intermediate term could require the company to pursue other strategic
initiatives that could have further negative rating implications.
The SEC inquiry into certain GM accounting practices could distract management's
attention from implementing needed restructuring actions. Moody's
further notes that SEC investigations have, in a number of circumstances,
resulted in various companies electing to delay the filing of their financial
statements, resulting in their inability to comply with lending
agreement covenant requirements. While GM has not indicated any
delay in its financial reporting related to the SEC investigation,
such an event would be viewed negatively from a rating perspective.
Moreover, it would be viewed negatively if developments relating
to the investigation interfered with the company's ability to sell
a majority interest in GMAC.
Moreover, depending on developments in the investigation,
the company's ability to file financial statements in a timely manner
and thereby remain in compliance with covenant provisions of various lending
agreements could be jeopardized. Developments in the inquiry could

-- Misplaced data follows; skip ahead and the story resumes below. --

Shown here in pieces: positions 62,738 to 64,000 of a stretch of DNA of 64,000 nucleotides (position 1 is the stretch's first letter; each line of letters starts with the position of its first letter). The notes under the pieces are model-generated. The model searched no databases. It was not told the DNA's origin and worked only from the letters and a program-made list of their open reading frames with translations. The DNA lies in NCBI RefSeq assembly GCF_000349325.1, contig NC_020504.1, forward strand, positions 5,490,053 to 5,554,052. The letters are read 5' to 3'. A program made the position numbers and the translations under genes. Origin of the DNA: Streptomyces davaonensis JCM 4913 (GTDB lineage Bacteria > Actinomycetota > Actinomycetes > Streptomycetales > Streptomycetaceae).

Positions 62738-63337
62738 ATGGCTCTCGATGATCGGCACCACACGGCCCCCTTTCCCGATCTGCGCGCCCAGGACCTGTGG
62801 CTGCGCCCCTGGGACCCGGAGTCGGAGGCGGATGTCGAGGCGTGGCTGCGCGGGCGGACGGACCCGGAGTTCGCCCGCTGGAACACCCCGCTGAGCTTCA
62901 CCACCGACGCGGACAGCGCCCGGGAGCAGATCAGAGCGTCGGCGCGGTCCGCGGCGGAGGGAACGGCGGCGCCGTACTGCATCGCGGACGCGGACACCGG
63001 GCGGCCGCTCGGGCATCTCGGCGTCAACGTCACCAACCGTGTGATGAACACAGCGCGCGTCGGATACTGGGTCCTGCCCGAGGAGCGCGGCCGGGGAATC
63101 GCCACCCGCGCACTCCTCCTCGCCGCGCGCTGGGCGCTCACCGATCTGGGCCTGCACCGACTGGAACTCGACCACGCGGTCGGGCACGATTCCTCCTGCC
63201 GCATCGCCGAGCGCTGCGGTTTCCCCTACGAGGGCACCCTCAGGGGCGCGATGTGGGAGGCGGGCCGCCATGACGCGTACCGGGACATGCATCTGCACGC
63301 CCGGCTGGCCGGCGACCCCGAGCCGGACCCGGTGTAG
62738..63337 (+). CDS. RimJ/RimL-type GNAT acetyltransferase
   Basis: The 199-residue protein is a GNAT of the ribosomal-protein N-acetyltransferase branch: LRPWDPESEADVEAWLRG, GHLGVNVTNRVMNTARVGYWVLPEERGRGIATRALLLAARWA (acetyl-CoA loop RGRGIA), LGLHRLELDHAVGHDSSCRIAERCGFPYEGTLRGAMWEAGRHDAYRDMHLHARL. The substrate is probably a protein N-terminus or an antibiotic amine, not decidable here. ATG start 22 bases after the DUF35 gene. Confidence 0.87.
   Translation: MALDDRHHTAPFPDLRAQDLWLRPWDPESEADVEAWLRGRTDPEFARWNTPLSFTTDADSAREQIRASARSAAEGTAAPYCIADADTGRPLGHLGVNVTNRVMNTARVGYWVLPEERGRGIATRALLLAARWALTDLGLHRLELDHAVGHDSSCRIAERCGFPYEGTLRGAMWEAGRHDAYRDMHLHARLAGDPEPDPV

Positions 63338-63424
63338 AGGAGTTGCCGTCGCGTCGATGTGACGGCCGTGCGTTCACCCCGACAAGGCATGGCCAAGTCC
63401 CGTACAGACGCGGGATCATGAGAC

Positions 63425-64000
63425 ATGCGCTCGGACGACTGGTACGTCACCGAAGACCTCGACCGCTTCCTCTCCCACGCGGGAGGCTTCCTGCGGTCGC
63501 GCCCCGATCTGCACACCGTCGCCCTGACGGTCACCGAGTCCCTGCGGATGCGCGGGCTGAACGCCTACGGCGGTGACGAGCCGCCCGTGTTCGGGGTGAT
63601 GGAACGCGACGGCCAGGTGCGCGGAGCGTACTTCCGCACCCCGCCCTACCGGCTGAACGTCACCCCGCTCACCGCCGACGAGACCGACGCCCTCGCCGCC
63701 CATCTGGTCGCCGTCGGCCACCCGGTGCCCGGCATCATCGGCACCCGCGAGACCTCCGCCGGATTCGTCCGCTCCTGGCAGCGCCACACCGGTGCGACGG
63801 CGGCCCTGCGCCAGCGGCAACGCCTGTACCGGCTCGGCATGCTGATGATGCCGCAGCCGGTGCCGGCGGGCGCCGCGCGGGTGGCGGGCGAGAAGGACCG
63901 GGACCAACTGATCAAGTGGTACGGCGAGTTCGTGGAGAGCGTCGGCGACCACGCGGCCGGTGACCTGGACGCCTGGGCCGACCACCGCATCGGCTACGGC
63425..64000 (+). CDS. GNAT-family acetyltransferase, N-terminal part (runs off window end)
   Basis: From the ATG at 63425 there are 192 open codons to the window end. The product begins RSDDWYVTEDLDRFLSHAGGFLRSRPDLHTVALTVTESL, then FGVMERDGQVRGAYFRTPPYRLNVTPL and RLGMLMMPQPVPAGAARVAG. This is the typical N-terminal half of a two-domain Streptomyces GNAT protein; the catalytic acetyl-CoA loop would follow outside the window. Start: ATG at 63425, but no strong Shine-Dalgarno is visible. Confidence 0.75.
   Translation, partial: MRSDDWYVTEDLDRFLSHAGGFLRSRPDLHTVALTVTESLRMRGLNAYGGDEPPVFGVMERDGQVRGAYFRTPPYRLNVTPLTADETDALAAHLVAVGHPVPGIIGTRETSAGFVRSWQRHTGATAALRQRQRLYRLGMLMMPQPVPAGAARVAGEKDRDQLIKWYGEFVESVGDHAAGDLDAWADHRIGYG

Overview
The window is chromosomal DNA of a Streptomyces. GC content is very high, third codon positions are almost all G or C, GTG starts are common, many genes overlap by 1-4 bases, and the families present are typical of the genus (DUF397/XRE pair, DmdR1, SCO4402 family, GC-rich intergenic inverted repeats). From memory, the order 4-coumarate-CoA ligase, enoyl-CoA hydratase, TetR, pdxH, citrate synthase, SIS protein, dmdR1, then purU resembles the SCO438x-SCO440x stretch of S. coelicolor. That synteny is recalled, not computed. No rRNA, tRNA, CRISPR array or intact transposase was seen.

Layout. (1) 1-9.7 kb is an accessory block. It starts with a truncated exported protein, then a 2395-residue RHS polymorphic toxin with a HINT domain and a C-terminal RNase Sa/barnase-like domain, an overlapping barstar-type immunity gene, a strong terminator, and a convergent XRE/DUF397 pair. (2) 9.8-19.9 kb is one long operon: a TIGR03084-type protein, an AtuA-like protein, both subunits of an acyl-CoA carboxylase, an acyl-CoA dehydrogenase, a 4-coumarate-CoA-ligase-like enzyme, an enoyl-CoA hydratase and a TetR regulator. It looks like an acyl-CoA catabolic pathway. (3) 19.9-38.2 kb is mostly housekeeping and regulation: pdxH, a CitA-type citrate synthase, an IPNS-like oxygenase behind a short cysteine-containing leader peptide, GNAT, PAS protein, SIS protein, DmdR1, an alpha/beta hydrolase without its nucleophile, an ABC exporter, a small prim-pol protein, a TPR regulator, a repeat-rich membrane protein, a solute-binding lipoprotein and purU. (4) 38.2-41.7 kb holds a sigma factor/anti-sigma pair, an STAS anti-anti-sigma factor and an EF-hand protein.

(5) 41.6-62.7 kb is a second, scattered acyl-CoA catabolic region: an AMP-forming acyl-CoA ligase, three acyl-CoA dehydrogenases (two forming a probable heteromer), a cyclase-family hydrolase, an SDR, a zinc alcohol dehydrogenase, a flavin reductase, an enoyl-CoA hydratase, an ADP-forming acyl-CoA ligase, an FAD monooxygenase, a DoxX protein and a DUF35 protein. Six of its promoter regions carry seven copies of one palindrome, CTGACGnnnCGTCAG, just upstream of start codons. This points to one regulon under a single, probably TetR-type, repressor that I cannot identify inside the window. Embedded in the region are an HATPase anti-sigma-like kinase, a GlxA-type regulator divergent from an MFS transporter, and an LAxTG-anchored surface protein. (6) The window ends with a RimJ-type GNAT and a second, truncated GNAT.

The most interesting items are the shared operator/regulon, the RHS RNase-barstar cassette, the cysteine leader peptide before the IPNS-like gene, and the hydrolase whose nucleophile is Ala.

also interfere with the company's near-term ability to sell
a majority interest in GMAC.
The company's SGL-1 Speculative Grade Liquidity Rating considers
that as GM contends with market and competitive challenges, it will
benefit from $19 billion of cash and $16 billion in long-term
Voluntary Employees' Beneficiary Association (VEBA) balances. These
resources, along with proceeds from the potential sale of a majority
stake in GMAC, should provide critical liquidity through 2007.
In order to maintain the parent company's B1 rating, GM's
automotive operations, excluding any earnings or dividend contribution
from GMAC, will have to remain on track for generating interest
coverage exceeding 1.5 times, EBIT margin of over 2%,
and positive free cash flow by 2007. The following areas are the
principal drivers of GM's ability to implement longer term recovery: